Eleven Madison Park
July 28, 2007
For the third dining celebration of my 67th birthday we went to Eleven Madison Park with Ron and June, our first time at this highly-rated restaurant set in what had been the cavernous art deco executive briefing center of The Metropolitan Life Insurance Company. The extensive wine list came right away; we ordered a bottle of 2005 Whetston “Catie’s Corner” (Russian River Valley) Viognier.
Then, even before the menus, a plate of luscious little hors d‘oeuvres arrived, plus two little bowls of hot gougères. The delicious little trompe l’oeil carrot was made of a sweetbread purée.
Our menus had “Happy Birthday Michael” printed across the top, a nice touch which it took me a while to notice as I was deep into trying to make choices. Two courses, plus dessert are offered at $82, three and dessert for $96; there is a $145 Menu Gourmand with thirteen courses for $145, or $235 with wine pairings. We chose the four-course option. (There were $15 supplements for the foie gras and the lobster.)
We ordered a second bottle of the Viognier and a bottle of 2005 Capiaux “Gary’s Vineyard” (Santa Lucia Highlands) Pinot Noir.
The amuse-gueule was a bowl of strawberry gazpacho.
June started with the Heirloom Beets, Marinated with Olio Verde, Aceto Balsamico and Lynnhaven “Chèvre Frais.” Cubes of various colored roasted beets were arranged like a Mondrian on the plate.
Ron and Linda started with the Êlevages Périgord Farm Foie Gras “Mille Feuilles” with Bing Cherries and Pistachio, Sour Cherry Brioche. A mousse of foie gras from Québec had been formed into a small layered cake. In addition to the little bowl of bing cherries and the flavored brioche, there was a foie gras crème brulée.
My first course was the La Ratte Potatoes Gnocchi with Hawaiian Prawns, Calamari, Celery and Meyer Lemon. Rattes are my favorite potatoes when we are in France. Here they had been grated and made into light flavorful gnocchi, which were then mixed with the seafood and a delicate sauce which brought all the flavors together.
Ron and June’s fish course was the Chilean Turbot “Sous Vide” with Saffron Fumet, Ratatouille and Tarragon. The slice of turbot had been layered with thin cucumber slices before being wrapped and slowly cooked. The ratatouille was stuffed inside a zucchini blossom and steamed.
Linda and I continued with the Nova Scotia Lobster Lasagna with Baby Artichokes, Summer Flowers and Verbena. Celery oil and balsamic vinegar were dribbled on the lobster and the lasagna sheets in a bowl of lobster reduction stock.
For the meat course Linda had the Dry Aged Black Angus Beef Seared with Bone Marrow, Green Asparagus, Chanterelles and Sauce Bordelaise.
Ron had the Vermont Farm Suckling Pig Confit with Cipollini Onions, Apricot Chutney and Cardamom Jus. The roasted and carved suckling pig meat had been formed into a rectangular cake topped with the crisp skin which is the main point of suckling pig.
June and I shared a Grimaud Farms Muscovy Duck, Glazed with Lavender Honey and Spices (for two). The skin was crackling without losing the flavor of the spices or drying out the meat of the duck.
For dessert the other three had the Frog Hollow Farm Peach Soufflé with Lemon Thyme Ice Cream. The ice cream was served on an oval of ice.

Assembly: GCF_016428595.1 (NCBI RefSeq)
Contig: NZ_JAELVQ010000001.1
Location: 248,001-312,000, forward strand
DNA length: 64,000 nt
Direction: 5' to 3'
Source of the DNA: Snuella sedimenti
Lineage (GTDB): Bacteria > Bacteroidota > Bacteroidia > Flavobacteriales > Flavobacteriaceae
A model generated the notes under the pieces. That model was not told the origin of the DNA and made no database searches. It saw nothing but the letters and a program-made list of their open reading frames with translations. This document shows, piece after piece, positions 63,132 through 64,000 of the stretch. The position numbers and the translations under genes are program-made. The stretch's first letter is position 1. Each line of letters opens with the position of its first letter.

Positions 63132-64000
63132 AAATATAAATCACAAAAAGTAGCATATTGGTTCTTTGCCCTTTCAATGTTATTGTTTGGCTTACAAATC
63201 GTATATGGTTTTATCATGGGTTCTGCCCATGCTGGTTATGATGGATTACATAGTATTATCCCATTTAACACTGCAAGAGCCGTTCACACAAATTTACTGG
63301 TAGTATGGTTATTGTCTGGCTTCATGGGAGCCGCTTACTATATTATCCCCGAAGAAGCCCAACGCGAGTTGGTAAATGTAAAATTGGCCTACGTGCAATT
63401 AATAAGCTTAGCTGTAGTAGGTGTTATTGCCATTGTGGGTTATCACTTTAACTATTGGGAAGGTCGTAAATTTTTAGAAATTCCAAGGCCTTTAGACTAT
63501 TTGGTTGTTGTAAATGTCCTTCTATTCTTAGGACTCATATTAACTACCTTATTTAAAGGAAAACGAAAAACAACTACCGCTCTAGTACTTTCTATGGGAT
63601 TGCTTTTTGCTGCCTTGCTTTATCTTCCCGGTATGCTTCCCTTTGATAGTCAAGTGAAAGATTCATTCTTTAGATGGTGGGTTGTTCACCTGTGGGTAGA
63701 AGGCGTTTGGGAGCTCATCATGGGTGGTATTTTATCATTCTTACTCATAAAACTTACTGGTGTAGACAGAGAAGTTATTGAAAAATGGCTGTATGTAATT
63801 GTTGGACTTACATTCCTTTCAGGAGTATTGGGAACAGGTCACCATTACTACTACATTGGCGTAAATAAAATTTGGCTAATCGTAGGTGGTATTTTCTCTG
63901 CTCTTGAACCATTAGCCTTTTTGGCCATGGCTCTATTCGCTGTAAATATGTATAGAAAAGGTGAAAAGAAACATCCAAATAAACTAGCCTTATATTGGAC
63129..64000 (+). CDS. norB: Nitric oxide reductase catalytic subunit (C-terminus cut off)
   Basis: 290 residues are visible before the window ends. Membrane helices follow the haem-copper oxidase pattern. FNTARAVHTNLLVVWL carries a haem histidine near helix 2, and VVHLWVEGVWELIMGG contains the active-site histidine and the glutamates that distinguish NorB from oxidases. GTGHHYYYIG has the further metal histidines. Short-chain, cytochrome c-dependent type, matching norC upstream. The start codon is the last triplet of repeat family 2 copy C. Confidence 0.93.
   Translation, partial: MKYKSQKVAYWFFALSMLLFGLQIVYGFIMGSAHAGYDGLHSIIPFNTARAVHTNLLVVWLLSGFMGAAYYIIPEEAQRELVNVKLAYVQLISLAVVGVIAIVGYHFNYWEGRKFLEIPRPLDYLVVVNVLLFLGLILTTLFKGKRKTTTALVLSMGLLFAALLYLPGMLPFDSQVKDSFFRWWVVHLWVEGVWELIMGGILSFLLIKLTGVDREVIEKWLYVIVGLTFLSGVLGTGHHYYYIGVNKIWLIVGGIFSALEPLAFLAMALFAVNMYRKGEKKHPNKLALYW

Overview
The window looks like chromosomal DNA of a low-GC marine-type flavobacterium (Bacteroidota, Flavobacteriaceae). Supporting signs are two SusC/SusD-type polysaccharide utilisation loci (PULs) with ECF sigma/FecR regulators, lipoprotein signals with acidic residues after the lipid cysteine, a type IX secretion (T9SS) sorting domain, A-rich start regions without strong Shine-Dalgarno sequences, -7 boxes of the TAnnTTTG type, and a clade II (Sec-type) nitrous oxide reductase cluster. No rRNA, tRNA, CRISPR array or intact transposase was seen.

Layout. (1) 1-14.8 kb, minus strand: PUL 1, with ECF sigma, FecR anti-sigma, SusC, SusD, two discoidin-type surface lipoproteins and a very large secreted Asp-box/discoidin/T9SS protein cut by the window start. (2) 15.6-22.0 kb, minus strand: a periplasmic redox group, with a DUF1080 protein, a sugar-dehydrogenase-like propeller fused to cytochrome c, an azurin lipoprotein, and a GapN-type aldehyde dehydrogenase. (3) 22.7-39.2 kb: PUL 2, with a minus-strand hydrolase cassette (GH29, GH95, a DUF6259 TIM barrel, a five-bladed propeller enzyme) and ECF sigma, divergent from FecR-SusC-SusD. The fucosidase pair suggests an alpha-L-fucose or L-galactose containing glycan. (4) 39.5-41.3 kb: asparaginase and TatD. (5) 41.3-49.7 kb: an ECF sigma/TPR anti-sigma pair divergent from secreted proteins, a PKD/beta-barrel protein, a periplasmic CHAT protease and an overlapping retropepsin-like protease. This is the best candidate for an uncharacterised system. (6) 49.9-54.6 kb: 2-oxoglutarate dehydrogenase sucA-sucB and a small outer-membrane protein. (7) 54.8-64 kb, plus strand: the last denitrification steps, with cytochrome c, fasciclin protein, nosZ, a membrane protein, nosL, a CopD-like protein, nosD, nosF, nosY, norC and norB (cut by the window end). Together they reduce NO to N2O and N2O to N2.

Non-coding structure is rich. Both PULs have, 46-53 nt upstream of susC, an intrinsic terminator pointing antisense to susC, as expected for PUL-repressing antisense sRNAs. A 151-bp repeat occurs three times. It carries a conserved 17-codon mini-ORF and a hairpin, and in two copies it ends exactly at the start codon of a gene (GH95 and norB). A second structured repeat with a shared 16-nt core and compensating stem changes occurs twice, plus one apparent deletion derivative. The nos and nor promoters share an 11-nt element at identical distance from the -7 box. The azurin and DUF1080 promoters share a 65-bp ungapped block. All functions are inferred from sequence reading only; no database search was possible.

I had the Bing and Amarena Cherry Composition with Almond Cake and Tea Consommé. The dish had “Happy Birthday” written in chocolate and a candle in the back. .
A bowl of little mignardises on lollipop sticks was brought along with the coffee and two wrapped cranberry-orange cakes to take home for our breakfast.
All in all the food and service were perfect. This is what one might expect from a Swiss chef and a Danny Meyer establishment. The ingredients and technique were excellent. The cuisine did not lack imagination, but it seemed to lack joie de vivre, as did the service. The big room with high ceilings made it easy to hear, but also created no sense of intimacy. The clientele was quite varied: lots of different types of people out to have a good time and willing to spend some money. I was surprised that most of the men were not wearing jackets as I had been told that they were expected when they called to reconfirm my reservation. It was interesting to watch people at nearby tables, who did not give the outward appearance of being gourmets, taste their food, swish their wine and discuss their meal. Well, that is New York at its best.
Click here to see Off the Broiler’s copiously illustrated blogpost.
The current Menu Gourmand
Royal Sterling Caviar“ Vichyssoise” of Caraquet Oysters
“Insalata Caprese” Buffala Mozzarella, Heirloom Tomatoes and Basil
Wild Scottish Langoustine “En Gelée de Bouillabaisse” with Cape Cod Bay Crab
Êlevages Périgord Farm Foie Gras “Mille Feuilles” with Bing Cherries and Pistachio, Sour Cherry Brioche
Chilean Turbot“ Sous Vide” with Saffron Fumet, Ratatouille and Tarragon
Nova Scotia Lobster Slow Cooked with Bacon Custard and Sweet Corn
Four Story Hill “Poussin” Poached with Hawaiian Prawns and Vin Jaune
Jamison Farm Lamb Roasted Loin, Braised Shoulder and Sautéed Sweetbread with Artichokes
Fromage Selection of Farmstead Cheeses
Green Market Strawberry Sorbet with Champagne “Meringue” and Mint
Araguani Grand Cru Chocolate Symphony with Caramel and Maldon Sea Salt